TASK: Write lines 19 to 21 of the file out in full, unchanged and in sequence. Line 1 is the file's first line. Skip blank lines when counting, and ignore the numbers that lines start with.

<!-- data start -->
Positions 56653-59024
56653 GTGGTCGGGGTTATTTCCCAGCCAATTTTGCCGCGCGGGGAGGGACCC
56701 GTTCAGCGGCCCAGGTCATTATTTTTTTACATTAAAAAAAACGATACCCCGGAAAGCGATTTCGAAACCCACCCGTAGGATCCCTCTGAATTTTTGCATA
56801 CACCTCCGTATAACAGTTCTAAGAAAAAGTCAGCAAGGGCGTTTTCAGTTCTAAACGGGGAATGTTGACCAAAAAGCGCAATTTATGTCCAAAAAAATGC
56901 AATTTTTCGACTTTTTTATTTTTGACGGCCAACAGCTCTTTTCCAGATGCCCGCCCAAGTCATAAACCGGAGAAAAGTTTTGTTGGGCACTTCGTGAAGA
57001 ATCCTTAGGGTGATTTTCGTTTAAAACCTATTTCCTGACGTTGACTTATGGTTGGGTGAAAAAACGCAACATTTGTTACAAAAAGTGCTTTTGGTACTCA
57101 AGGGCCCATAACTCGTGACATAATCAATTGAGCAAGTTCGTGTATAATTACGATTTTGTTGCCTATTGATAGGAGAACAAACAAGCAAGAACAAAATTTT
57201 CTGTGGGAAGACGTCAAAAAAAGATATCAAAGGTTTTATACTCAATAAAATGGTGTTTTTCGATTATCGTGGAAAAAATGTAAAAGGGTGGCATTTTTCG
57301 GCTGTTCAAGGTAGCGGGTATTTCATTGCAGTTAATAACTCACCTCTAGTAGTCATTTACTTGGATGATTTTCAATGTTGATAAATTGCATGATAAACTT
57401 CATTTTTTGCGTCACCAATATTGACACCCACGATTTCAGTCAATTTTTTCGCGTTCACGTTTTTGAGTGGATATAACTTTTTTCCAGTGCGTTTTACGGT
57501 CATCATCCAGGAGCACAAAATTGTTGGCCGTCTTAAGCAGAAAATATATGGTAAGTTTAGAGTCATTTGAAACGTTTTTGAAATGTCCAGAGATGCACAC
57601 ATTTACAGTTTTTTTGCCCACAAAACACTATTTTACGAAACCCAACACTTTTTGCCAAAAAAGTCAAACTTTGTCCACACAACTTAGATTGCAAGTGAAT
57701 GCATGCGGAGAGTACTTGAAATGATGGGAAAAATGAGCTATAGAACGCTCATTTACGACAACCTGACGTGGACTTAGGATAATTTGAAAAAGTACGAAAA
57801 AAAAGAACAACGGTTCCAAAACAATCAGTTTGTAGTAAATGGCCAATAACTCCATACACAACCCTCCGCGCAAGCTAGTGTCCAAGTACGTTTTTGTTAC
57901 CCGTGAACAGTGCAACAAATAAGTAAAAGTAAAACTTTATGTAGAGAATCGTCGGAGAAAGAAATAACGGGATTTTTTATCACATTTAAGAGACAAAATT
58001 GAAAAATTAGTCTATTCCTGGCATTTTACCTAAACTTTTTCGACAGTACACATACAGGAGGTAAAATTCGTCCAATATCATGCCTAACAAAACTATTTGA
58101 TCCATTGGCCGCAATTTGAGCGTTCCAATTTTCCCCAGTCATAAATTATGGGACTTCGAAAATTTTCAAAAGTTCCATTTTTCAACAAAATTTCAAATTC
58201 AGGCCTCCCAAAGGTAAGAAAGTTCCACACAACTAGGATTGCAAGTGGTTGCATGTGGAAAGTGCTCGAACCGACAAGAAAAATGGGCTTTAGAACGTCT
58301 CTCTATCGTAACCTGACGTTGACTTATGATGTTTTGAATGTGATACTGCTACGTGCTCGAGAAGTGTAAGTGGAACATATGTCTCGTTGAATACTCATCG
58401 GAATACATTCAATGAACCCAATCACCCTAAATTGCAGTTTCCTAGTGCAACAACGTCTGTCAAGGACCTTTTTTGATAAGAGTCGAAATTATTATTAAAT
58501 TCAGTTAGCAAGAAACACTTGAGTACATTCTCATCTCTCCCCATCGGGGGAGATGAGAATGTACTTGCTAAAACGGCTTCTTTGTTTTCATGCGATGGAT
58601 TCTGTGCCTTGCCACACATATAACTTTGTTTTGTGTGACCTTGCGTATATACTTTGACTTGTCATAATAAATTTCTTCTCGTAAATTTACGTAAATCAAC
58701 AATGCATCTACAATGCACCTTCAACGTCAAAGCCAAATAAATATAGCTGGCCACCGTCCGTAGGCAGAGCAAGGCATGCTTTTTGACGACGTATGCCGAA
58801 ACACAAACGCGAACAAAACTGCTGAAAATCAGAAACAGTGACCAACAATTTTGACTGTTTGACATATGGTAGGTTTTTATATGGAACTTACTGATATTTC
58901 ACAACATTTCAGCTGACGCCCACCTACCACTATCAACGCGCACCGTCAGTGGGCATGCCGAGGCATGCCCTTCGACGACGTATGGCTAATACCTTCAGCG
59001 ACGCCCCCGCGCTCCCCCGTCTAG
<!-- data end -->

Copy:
58301 CTCTATCGTAACCTGACGTTGACTTATGATGTTTTGAATGTGATACTGCTACGTGCTCGAGAAGTGTAAGTGGAACATATGTCTCGTTGAATACTCATCG
58401 GAATACATTCAATGAACCCAATCACCCTAAATTGCAGTTTCCTAGTGCAACAACGTCTGTCAAGGACCTTTTTTGATAAGAGTCGAAATTATTATTAAAT
58501 TCAGTTAGCAAGAAACACTTGAGTACATTCTCATCTCTCCCCATCGGGGGAGATGAGAATGTACTTGCTAAAACGGCTTCTTTGTTTTCATGCGATGGAT